In the earliest definitions of honor, a man's honor consisted of his land, possessions, and family. In western Europe in the early medieval period, only aristocratic men met these criteria. Eventually, as land and goods were held by a larger and more diverse population, honor became a quality that inhered in individuals. Honorability became a quality of persons that was natural to them but that required continuous assertion and demonstration; ultimately, no man of honor could rest on his laurels without danger of derogation. Moral goodness or other forms of virtue like chastity, asceticism, or a reputation for wisdom might maintain themselves in the absence of action. Honor, however, was born within a military service class that lived in an atmosphere of constant warfare where demonstrations of personal courage or bravery possessed a certain selective advantage for the group. Honor was therefore also a collective ethos of groups of fighting men for whom honorability was a judgment about the reliability and the skill of fellow warriors. From the beginning of its long history, honor was thus both individual and corporate.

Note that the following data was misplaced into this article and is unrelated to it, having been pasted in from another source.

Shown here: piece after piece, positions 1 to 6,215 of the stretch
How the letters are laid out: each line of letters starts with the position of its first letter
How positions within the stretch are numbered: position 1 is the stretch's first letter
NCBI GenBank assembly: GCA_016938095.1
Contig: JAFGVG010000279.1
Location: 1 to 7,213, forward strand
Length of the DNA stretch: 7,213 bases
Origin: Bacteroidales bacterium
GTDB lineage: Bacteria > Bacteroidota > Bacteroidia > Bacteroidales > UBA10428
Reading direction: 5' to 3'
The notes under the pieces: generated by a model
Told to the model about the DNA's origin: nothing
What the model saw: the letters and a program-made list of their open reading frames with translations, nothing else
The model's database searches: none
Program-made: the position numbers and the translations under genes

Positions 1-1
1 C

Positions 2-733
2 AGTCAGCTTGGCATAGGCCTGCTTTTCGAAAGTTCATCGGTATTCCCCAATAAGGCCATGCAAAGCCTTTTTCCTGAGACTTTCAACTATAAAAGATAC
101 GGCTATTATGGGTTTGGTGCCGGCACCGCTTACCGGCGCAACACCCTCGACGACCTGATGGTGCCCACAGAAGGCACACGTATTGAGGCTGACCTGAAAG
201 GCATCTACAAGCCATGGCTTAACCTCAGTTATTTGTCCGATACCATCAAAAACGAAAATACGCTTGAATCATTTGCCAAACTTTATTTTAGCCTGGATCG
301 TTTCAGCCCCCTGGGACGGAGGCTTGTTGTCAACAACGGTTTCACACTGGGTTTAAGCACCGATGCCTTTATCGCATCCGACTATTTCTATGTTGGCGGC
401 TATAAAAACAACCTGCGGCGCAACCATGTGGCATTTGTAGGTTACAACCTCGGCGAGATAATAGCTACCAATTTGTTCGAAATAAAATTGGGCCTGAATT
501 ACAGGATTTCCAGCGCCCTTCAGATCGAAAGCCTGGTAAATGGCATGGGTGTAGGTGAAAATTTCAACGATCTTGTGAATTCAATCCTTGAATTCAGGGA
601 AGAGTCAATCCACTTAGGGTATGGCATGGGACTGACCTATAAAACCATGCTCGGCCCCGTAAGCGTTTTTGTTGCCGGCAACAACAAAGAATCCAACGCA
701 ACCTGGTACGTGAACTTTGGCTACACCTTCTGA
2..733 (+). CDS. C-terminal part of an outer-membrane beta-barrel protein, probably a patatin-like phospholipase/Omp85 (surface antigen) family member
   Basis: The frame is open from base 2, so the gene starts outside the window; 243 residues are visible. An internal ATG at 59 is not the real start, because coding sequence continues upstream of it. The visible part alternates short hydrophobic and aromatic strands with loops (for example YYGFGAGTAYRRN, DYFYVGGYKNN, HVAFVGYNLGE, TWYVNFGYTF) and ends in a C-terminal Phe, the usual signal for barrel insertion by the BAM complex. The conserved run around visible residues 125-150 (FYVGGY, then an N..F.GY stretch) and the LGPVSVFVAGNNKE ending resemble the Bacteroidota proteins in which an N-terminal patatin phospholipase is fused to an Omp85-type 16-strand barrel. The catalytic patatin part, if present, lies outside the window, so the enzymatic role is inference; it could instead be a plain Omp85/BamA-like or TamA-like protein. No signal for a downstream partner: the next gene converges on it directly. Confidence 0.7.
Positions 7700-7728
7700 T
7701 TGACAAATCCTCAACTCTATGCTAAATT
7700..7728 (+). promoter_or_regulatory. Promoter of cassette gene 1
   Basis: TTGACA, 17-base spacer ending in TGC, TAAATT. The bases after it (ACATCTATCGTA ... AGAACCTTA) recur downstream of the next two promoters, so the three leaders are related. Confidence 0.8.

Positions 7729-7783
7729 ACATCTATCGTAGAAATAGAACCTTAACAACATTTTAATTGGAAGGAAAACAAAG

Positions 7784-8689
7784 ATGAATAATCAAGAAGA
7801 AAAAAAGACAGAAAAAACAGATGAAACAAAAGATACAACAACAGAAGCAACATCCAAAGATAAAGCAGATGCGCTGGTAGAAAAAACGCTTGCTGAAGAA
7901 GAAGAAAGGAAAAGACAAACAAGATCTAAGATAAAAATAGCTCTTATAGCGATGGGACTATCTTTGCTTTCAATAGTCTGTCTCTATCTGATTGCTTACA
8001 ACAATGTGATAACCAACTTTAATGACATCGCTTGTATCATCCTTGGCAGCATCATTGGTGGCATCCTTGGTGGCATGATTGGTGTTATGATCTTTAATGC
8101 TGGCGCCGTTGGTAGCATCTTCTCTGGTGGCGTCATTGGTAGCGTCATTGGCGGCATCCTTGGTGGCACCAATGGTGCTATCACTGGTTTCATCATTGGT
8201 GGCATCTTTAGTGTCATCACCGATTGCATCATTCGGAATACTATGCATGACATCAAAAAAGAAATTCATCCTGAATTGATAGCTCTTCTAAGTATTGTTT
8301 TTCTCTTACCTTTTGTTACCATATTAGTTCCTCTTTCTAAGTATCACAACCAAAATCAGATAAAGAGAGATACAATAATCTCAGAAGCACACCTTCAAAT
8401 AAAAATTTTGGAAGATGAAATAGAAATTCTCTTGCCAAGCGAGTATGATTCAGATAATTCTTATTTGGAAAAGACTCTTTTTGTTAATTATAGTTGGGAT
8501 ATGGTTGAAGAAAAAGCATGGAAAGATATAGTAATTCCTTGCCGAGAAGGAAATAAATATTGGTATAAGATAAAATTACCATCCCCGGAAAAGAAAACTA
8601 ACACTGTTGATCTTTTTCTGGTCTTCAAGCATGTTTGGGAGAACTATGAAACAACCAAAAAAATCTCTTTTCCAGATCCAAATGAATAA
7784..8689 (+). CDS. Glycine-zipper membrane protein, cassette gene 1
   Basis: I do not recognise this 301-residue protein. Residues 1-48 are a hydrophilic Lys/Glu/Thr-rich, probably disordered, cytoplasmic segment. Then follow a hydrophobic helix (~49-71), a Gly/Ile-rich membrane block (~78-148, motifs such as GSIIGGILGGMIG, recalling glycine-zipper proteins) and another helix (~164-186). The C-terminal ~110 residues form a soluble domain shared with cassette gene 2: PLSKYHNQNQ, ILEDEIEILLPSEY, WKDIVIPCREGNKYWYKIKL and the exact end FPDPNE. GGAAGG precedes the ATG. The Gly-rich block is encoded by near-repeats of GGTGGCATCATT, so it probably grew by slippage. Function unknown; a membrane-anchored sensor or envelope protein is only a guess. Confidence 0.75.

The close association with the military virtues of loyalty, prowess in weaponry, and physical courage did not mean that honor lacked a spiritual dimension. Indeed, though it has always had a certain intangible quality, honor has been asserted as an ideal, which, depending on the time and the place, has assumed various mythic forms. The examples of certain "mirrors of chivalry," such as King Arthur or Richard the Lionheart, or the heroic behavior of particular battle units whose valor "won the day" have always served to encourage emulation and sacrifice. There is a sense, in other words, in which the discourses of honor may become collective representations against which honorable actions are measured in all matters great and small.

In historical investigations of the role of honor in society, the social historian must not expect to find the discourses of honor inscribed openly as rules or easily to identify the honorable standards to which individuals were held. The effort to attain and retain honor may be traced in social practices of various sorts, but such transactions were not calculated with some preconceived ideal in mind. One of the foremost students of honor, the French sociologist Pierre Bourdieu, has likened the pursuit of honor to the accumulation of symbolic capital that is measured only approximately by individuals and their peers. Honor, he says, is a game played by players with a tacit "feel" for the game that allows them to build their own capital and assess the capital of others. Indeed, the metaphor of the game is appropriate for the history of honor in that games have no transcendent aim except winning or performance but may evolve into rule-bound activities in which an officious legalism replaces creative spontaneity.